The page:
“You don’t have a car? How is that possible?”
That’s the usual reaction my wife Cynthia and I get when we tell attendees at International Living conferences that we haven’t owned a vehicle since we moved to Cuenca, Ecuador, six years ago.
When we were considering the notion of relocating abroad, part of our strategy was to find some special place in the world where as many of the negatives as possible could be eliminated from our lives.That included having to climb into a vehicle every time we left our home. After too many years on the suburbia merry-go-round, we were more than ready for a change.
Our residence in Cuenca has been the perfect answer to our desires. Everything we need—grocery stores, dry cleaners, florists, cinemas, tons of great restaurants—is within a 15-minute walk of our front door. Ten minutes more and we’re standing in Parque Calderon, the historic district’s central square.
Health benefits of walking aside, we’ve discovered our pedestrian lifestyle opens up a wonderful world of spontaneity and surprises. An evening downtown a few nights ago serves as a perfect example.
We met friends for dinner at a beautiful restaurant in the enclosed courtyard of a restored colonial hotel. After enjoying a lovely meal and impeccable service, our plan was to attend a choral presentation in the nearby Old Cathedral. Arriving there after a short walk, the building was dark and the gates locked. Not a good sign…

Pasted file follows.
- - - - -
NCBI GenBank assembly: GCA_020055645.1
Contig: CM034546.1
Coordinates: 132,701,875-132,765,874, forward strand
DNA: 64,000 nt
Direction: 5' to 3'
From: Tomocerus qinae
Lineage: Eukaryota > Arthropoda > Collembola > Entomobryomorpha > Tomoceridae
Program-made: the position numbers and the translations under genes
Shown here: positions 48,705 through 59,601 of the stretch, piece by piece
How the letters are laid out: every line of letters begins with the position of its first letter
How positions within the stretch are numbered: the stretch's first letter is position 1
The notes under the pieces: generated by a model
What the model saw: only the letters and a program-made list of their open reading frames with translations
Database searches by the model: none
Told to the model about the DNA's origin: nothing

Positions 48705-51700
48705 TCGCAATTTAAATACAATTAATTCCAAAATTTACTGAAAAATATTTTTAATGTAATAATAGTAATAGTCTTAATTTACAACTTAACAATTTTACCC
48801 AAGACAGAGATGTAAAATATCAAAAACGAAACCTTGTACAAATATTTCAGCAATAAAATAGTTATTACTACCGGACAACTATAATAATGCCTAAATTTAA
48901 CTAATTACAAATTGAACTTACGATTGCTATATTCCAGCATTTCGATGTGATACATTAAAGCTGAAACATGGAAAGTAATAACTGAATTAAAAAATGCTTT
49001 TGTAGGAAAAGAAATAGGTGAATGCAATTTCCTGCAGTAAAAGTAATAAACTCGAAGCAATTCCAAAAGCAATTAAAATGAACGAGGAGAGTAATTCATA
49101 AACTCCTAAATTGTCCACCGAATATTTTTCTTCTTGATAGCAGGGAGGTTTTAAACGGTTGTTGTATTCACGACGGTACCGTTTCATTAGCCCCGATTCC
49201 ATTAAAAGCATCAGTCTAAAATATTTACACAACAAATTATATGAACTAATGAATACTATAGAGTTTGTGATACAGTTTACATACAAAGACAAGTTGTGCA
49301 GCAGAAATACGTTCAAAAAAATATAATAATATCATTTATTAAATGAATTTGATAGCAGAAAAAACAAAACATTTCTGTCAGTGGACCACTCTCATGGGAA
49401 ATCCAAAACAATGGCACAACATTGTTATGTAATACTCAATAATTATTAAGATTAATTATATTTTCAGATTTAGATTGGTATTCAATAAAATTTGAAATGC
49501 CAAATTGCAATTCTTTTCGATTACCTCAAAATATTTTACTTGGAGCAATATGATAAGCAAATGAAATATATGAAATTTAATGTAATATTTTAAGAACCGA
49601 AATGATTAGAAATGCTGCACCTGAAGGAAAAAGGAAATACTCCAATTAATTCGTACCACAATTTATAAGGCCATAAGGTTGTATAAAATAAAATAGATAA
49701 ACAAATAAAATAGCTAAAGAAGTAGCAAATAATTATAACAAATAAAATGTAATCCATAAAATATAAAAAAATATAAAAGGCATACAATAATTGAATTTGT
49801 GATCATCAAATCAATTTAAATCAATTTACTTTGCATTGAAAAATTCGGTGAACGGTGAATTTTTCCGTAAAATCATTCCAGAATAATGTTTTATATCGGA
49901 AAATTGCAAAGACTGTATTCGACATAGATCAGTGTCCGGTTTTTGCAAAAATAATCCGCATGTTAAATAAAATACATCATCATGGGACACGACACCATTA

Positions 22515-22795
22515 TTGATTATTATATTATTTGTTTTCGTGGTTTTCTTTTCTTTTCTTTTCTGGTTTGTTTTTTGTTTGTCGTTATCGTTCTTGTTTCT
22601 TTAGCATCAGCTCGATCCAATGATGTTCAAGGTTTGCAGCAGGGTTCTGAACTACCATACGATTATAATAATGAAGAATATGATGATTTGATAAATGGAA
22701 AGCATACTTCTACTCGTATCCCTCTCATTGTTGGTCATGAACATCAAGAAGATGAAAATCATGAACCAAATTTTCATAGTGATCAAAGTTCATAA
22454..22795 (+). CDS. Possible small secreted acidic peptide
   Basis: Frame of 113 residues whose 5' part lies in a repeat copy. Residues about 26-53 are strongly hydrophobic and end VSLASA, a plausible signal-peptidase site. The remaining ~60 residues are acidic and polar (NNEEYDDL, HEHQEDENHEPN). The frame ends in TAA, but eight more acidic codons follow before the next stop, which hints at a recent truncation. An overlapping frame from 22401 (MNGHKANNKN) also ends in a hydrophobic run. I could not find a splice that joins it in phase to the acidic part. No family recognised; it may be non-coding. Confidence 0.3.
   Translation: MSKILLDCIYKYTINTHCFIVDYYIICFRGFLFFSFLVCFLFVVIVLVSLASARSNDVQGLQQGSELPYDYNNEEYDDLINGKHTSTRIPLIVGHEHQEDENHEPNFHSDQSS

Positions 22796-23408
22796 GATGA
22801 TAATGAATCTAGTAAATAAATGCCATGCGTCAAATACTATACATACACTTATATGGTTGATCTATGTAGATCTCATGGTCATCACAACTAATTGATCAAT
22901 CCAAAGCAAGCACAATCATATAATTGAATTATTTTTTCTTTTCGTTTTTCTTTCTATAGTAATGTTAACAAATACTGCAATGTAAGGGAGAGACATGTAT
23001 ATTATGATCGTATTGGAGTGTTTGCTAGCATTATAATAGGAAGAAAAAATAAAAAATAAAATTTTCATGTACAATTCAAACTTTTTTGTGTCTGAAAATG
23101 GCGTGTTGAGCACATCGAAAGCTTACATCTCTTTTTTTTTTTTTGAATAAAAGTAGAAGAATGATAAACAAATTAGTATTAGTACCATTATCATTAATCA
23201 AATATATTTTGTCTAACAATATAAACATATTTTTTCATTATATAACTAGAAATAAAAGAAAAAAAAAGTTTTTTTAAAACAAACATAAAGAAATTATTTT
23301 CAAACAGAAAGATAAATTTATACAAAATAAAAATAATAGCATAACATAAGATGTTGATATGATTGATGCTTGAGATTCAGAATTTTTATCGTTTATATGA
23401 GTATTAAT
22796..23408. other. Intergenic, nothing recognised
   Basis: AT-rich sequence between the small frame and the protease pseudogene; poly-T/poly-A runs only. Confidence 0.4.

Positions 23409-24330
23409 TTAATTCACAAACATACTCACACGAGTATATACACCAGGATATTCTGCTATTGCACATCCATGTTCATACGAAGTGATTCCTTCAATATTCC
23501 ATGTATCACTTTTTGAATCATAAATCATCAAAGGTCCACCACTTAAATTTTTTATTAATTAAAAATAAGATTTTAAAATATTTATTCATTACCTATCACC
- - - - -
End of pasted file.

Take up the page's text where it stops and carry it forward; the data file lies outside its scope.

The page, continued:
Waiting around “just in case,” we noticed well-dressed people going in and out of the building across the street from the church. Thinking perhaps we’d misunderstood the concert’s location we all went inside to investigate.
A large group was standing around in the rotunda drinking wine and chatting. In an empty auditorium was a sign indicating a presentation for the Judicial Council (whatever that is) had concluded. We decided, “The concert isn’t happening and we’re here, so what the heck, let’s have a glass of wine and chat too!”
Afterwards our friends needed to get home, but Cynthia and I realized there was time to attend a symphony performance a short walk away. On our way there we spotted a stunning new art gallery and just had to take a few minutes to check it out. The gracious owner invited us to his grand opening celebration the following week.
After getting the opening party details and saying our good-byes, we scooted down the street to our symphony performance and remarkably found two front-row seats in the balcony of the packed concert hall just as the lights went down. Since our decision to be there was so impromptu we had no idea what was to be performed. The full orchestra, guest violinist, four solo vocalists, and a 60-member choir treated us to an evening of moving Easter-themed music.
And it was totally free of charge.
Strolling home under a full moon we reflected on how many times delightful, unexpected experiences like this one fall into our laps simply because of being out and about on foot. And how the freedom experienced with our pedestrian lifestyle is denied with the driver’s mentality of simply getting from Point A to Point B and back.
So, yes, foregoing vehicle ownership is not only possible here in Cuenca, from our point of view it’s highly preferable.
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